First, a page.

parent "H. S. Teoh" <hsteoh quickfur.ath.cx> writes:
On Mon, Jan 25, 2021 at 07:10:51PM +0000, Igor via Digitalmars-d wrote:
[...]
 I edited the example.c that comes with zlib to just do CRC calculation
 100_000 times on 4K buffer and compiled it with its make file. But it
 first made a libz.a static lib and then it compiled example.c and
 linked them together. This resulted in executable that still
 calculates CRC in 262ms. But then I included crc32.c directly into
 example.c and compiled it as single compilation unit and now it does
 the job in 96ms. Same happened when I linked it with static lib using
 gcc -flto so LTO is used.
 
 I had no idea this can have such big impact on performance. That's it,
 I am just using source libraries from now on :D
Inlining of functions in hot inner loops makes a big difference to performance. This is especially important for CPU-intensive tasks like computing CRCs. --T
Jan 25
prev sibling parent reply James Blachly <james.blachly gmail.com> writes:
On 1/24/21 10:26 AM, Igor wrote:
 build type   |  zlib  | phobos | zlibdport |
 --------------------------------------------
 dmd debug    |  240ms |  272ms |     211ms |
 dmd release  |  237ms |  279ms |     202ms |
 ldc debug    |  238ms |  136ms |     264ms |
 ldc release  |  238ms |  132ms |     125ms |
 
 Calling actual zlib is pretty constant, I guess because it uses 
 precompiled static library. What is really surprising is how much faster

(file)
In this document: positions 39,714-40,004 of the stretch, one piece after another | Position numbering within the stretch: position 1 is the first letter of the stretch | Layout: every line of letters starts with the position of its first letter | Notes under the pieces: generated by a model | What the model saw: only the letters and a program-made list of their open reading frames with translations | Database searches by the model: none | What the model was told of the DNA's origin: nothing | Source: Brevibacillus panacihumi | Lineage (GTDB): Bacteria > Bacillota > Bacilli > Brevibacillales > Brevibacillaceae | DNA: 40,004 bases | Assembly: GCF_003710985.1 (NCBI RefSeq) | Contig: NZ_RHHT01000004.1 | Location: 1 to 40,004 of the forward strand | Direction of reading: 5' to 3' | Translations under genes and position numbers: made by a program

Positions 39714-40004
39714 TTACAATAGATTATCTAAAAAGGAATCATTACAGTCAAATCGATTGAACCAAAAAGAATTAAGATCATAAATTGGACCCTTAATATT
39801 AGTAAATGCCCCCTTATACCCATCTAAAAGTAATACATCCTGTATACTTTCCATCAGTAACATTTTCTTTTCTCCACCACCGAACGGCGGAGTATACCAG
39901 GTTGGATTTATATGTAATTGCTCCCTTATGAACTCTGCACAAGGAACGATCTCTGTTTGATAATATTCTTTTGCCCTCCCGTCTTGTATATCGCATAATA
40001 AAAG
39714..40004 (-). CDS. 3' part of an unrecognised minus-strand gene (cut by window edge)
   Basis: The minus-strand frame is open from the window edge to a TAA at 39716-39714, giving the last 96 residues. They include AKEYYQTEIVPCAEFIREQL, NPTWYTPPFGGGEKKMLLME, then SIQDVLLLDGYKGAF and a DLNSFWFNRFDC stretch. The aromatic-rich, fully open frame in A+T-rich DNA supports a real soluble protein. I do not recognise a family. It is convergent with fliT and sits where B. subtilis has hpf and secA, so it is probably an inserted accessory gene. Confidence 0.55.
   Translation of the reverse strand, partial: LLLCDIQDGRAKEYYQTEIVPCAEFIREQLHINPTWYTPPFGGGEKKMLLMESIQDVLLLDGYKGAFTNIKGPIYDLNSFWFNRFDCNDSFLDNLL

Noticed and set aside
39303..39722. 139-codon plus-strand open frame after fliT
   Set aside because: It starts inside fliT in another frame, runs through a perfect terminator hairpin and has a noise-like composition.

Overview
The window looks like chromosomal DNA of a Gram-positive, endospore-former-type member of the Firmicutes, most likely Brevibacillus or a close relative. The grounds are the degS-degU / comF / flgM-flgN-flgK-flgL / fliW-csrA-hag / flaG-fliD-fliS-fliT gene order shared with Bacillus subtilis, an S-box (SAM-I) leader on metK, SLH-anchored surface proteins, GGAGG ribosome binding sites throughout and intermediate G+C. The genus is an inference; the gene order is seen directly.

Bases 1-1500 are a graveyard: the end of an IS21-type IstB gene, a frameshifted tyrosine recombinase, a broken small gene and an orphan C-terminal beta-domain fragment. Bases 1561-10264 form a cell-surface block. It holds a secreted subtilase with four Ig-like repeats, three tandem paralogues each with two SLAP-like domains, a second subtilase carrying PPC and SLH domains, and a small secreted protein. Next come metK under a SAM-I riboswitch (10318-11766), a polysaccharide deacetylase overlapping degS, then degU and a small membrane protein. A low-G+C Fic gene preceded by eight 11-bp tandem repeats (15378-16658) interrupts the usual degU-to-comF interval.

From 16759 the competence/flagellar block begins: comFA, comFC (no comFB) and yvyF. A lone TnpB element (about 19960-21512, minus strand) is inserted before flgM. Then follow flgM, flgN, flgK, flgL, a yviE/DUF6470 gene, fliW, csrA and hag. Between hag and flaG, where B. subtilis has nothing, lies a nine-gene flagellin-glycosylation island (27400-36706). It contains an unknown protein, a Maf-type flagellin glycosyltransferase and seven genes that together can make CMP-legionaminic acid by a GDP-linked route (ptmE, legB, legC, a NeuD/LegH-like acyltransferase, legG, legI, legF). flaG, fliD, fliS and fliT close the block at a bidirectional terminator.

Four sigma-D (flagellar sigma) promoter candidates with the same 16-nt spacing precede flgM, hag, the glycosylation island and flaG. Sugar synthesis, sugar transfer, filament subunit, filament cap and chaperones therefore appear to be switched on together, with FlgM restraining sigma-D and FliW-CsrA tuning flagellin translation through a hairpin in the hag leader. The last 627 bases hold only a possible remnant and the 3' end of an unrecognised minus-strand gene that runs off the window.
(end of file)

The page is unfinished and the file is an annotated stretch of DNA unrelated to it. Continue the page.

is the port from original zlib. Anyone has any idea how can that be?
 
If you did not compile zlib yourself, it is possible that your ported version uses advanced native instructions that are far more efficient e.g. handling data in parallel, whereas the zlib distributed with your operating system may be compiled for least common denominator CPU
Jan 24
parent reply welkam <wwwelkam gmail.com> writes:
On Sunday, 24 January 2021 at 16:49:46 UTC, James Blachly wrote:
 it is possible that your ported version uses advanced native 
 instructions
No it is not possible. The compiler wont generate them unless you explicitly ask for it. For LDC its -march=native
Jan 24
parent James Blachly <james.blachly gmail.com> writes:
On 1/24/21 1:02 PM, welkam wrote:
 On Sunday, 24 January 2021 at 16:49:46 UTC, James Blachly wrote:
 it is possible that your ported version uses advanced native instructions
No it is not possible. The compiler wont generate them unless you explicitly ask for it. For LDC its -march=native
Yes I know, I was asking Igor how he compiled.
Jan 24